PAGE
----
Dublin’s Dogpatch Labs achieves 60-40 Irish-international start-up mix

18 Jun 2015

Pictured: Patrick Walsh, Dogpatch Labs in Dublin

Dublin’s newest co-working space Dogpatch Labs, based in the heart of Dublin’s IFSC, has achieved a mix of 60pc local start-ups and 40pc IDA-backed start-ups, its manager Patrick Walsh said.

Dogpatch Labs’ reincarnation as a co-working space became formal back in February with the opening of new offices at the CHQ Building in the IFSC. Prior to that, it existed as a start-up incubator linked with venture capital player Polaris Ventures.

Dogpatch opened its doors in Dublin in September 2011 on an invite-only basis, hosting fast-emerging Irish start-ups such as Intercom, Boxever, Trustev, Logentries, Profitero and CoderDojo. The new Dogpatch Labs – aka, Dogpatch Labs 2.0 – will instead operate on a “pay to play” basis under the leadership of young tech entrepreneur Patrick Walsh.

Walsh said that in the last few months the community has grown to 25 companies spread across 150 desks.

“The split is 60/40, Irish/International, and we’ll stick to that,” he said.

Building a unique community

Current tenants from the international scene include Udemy, NuoDB and Twilio, while local start-ups include ChangeX as well as regionally headquartered but fast-moving start-ups like Cork’s Teamwork and Waterford’s NearForm.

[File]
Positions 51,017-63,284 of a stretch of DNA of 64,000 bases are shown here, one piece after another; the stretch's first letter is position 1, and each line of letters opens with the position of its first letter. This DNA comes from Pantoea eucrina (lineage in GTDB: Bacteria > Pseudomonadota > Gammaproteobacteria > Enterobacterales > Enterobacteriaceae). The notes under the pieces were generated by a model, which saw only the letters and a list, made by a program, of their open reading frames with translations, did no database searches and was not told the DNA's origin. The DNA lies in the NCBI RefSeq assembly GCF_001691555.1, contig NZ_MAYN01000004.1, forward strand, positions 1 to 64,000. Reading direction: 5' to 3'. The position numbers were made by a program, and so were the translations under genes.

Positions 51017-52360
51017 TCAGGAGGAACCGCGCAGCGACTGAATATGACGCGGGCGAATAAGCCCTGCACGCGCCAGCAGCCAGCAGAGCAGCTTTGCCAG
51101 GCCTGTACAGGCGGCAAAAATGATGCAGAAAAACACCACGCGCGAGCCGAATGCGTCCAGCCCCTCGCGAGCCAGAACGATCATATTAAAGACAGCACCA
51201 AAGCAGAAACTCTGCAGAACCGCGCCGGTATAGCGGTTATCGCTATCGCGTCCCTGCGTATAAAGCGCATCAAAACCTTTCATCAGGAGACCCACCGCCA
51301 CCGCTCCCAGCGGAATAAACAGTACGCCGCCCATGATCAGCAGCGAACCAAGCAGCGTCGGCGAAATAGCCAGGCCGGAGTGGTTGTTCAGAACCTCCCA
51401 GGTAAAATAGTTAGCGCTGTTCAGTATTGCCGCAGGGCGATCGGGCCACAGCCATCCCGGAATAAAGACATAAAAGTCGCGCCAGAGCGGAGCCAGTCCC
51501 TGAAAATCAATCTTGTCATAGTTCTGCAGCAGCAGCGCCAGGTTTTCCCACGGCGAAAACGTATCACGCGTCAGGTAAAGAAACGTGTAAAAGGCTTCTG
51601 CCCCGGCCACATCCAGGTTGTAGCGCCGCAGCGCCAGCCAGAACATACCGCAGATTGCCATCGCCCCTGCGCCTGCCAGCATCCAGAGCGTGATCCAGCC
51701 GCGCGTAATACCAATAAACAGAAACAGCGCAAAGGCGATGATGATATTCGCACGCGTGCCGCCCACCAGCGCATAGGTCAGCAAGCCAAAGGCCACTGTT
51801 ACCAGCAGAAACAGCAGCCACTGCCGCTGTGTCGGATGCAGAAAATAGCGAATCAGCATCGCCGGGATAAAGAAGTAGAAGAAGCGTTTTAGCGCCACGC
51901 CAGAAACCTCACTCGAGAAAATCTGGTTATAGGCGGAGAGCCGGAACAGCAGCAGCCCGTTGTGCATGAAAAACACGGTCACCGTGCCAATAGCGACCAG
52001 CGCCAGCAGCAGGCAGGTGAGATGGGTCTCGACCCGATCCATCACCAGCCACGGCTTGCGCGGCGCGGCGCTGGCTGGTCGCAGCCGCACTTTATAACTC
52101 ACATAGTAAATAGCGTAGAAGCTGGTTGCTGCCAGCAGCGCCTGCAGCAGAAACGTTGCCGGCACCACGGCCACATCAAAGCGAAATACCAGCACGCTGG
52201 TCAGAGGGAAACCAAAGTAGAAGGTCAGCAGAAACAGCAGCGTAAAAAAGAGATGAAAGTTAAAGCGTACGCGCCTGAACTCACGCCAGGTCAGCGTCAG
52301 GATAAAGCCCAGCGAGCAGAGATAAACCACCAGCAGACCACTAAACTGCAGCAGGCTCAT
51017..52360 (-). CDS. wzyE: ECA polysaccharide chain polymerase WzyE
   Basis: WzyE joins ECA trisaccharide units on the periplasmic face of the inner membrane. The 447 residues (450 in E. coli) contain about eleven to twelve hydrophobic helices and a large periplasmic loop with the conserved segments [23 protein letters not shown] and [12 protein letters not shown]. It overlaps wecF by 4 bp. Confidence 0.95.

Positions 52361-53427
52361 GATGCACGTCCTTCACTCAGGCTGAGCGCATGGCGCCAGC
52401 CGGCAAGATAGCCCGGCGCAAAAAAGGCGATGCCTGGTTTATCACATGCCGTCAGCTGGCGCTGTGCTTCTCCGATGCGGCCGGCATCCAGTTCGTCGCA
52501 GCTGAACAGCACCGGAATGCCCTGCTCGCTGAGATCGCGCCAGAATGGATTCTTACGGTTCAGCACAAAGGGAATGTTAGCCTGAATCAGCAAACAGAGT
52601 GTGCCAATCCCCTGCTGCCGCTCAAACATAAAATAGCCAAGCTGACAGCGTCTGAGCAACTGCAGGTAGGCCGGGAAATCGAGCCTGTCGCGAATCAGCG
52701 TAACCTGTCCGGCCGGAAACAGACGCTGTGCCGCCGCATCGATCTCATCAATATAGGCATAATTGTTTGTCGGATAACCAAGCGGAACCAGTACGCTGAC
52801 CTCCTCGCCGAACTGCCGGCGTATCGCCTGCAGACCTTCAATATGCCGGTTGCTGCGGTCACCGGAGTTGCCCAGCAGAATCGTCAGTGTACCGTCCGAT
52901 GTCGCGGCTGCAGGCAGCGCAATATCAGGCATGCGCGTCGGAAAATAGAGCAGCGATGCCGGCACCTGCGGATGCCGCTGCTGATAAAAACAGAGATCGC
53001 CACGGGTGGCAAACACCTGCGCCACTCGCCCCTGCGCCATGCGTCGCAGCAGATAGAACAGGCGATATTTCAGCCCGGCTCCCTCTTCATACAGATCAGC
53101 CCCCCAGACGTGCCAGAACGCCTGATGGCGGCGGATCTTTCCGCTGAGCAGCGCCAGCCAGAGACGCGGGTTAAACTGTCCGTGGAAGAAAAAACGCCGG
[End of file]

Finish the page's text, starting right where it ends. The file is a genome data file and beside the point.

“We think this is a really synergetic mix and one of the nice things about having an open plan start-up space is how the international guys really help the Irish start-ups and those relationships are invaluable. It’s an interesting dynamic we are starting to see unfold.”

As well as the open plan offices Walsh said that Dogpatch plans to make use of the vast vaults network underneath the co-working space that could be used for additional office and events space.

Another strategic string to Dogpatch’s bow, he said, is the rising tide of fintech start-ups and Dogpatch’s position right next to IFSC-licensed financial giants based in Dublin could prove to be beneficial for start-ups and financial firms alike.

The recent closure of Wayra’s accelerator space has left a vacuum for start-up events space in Dublin and Walsh said that he intends to fill that gap.

“Our initial focus is on where we have planning permission, which is full.”

He said the plan is to keep Dogpatch Labs at a size that may not exceed 200 people on a floor. “Our ambition is to create a credible community than just scale-up. There can be a trade-off between scale and building something unique, we want to focus on the unique.”

Another plan Walsh is working on is building up a network of international co-working spaces that members of the Dublin community can utilise when travelling overseas.

“We are growing our membership and we have people coming in constantly to use our hotdesking facilities – angel investors, ex-Googlers. We think that we can cater for the wider ecosystem and are looking to partner with like-minded co-working spaces in other cities in other countries who could also benefit from letting their members use our space when they’re in town.”

John Kennedy is a journalist who served as editor of Silicon Republic for 17 years